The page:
Things to Consider
Guesswork: This formula requires educated guesses, but then so do any of the approaches that require us to guess at risk, timelines and returns (which is why discounted cash flows are kind of nonsense for tech companies because the terminal value is pure fantasy land). This is my motivation for keeping the formula so simple — I think mathematical complexity obfuscates and artificially bolsters the guesses we are making. The real benefit of something like this is it forces a conversation — what are our assumptions about how we truly build value and what does that mean for what we do?
But I don’t know how to value a business: The readership of this blog has shifted from entrepreneurs to product leaders, and I’m not expecting most product leads out there to be experts in company valuation. I’ve got the unusual background of having once been a tech i-banker. Earlier in my career, I valued countless tech companies for acquisitions and IPOs, and I’ve even sold a few companies while at the helm. However, I am confident that your CEO and CFO are thinking a lot about how your company is valued. I guarantee your board is, even if they aren’t saying so explicitly. Founders and CEOs learn about this stuff from their investors. You can learn about this topic from them. Don’t be afraid to show your lack of knowledge on this topic. The conversations and improved alignment that will emerge are worth it.
Far better than strategy, which is unevenly understood and interpreted, finance is the common language across the various functions of a company. It is a great tool to create executive alignment around what to do and why, because it lays bare both assumptions and intended outcomes. My hope with this approach is that more executive teams level up from merely thinking about top-and-bottom line outcomes to thinking about valuation and multiples, which should better align projects with strategy and better justify the essential defensive moves that often get short thrift until it’s too late.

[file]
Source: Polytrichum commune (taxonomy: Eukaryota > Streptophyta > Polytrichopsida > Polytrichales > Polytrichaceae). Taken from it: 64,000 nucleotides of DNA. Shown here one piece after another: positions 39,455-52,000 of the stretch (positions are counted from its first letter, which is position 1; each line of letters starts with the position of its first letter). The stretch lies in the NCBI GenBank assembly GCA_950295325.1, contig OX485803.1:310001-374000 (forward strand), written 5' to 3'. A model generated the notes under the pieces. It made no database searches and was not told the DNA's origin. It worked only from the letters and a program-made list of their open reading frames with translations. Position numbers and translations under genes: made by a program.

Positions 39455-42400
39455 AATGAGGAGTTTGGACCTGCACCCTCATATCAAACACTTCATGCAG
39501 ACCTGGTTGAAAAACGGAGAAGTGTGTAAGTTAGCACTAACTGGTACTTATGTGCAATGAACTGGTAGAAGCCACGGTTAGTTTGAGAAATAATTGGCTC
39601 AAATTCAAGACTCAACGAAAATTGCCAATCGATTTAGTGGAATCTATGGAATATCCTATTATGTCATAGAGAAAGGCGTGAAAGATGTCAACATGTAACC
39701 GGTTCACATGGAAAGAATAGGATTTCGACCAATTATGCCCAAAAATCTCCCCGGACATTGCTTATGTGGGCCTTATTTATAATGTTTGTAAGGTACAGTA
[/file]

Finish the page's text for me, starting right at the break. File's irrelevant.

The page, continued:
(It’s worth noting that while finance is a great tool to create executive alignment, narrative and storytelling are the best tools to create company-wide alignment.)
If you are interested in this idea and battle test it at your company, please let me know by emailing me or reaching out on twitter (my handle). If nothing else, I think the above can steer conversations (i.e. debates) about prioritization in a more strategic direction.
p.s. when I agreed to teach product management at NYU’s business school, my hope was that it would help me clarify my own thinking. The above post has been a pleasant outcome as I try to figure out why we do the things we do, and how we can we demystify them.
Addendum — Q&A from Twitter/Email
From Regan: How do you help an exec team calculate valuation or multiple risks? I see challenges in connecting say tech debt to revenue, I imagine multiples x years down the road would be even harder.
My response: I would first sit down with the CTO and play out the continued under-funding of tech debt. There are two likely scenarios: 1) at some point things grind to a near halt, or 2) you have to dramatically increase the size of engineering, massively impacting your margins. In scenario #1, I’d think through how much of our hoped-for revenue growth & retention is tied to continued investments in product development — in essence what would happen to the company if you basically fired the entire product & engineering team in 6 months yet had to pay their salary for 2 more years? Would this be a slow slide or a fast slide? In scenario #2, which in some ways is simpler to forecast, you’d take an estimated hit both to the bottom line (with enough tech debt, you could double your engineering size and still only go half the current speed) and take an estimated hit to your multiples due to the reduced profitability and innovation of the company.
Another experienced product leader who I’ll leave anonymous emailed me: “I think we have to be careful about stuff that suggests there’s a way to calculate the right answer. These are tools that provoke discusssion and debate and help form good judgement— it’s just a tool.”
My response: I completely agree. What I find useful about the above is not that it gives precision — attempting that is a fool’s errand — but rather that it allows us to talk through how everything connects to business valuation, in essence putting things on a more even playing field. And it creates a focused conversation around assumptions for the inputs.
Comment from an experienced product lead: My worry is this has the potential to devolve into a spreadsheet-based prioritization process, rather than one guided by a coherent vision of where we’re going.
My response: I share that fear. Actually when I shared this with my business school students, I followed it up with the below slide. But I still think by anchoring on valuation rather than purely revenue/profit, we align better with vision and strategy.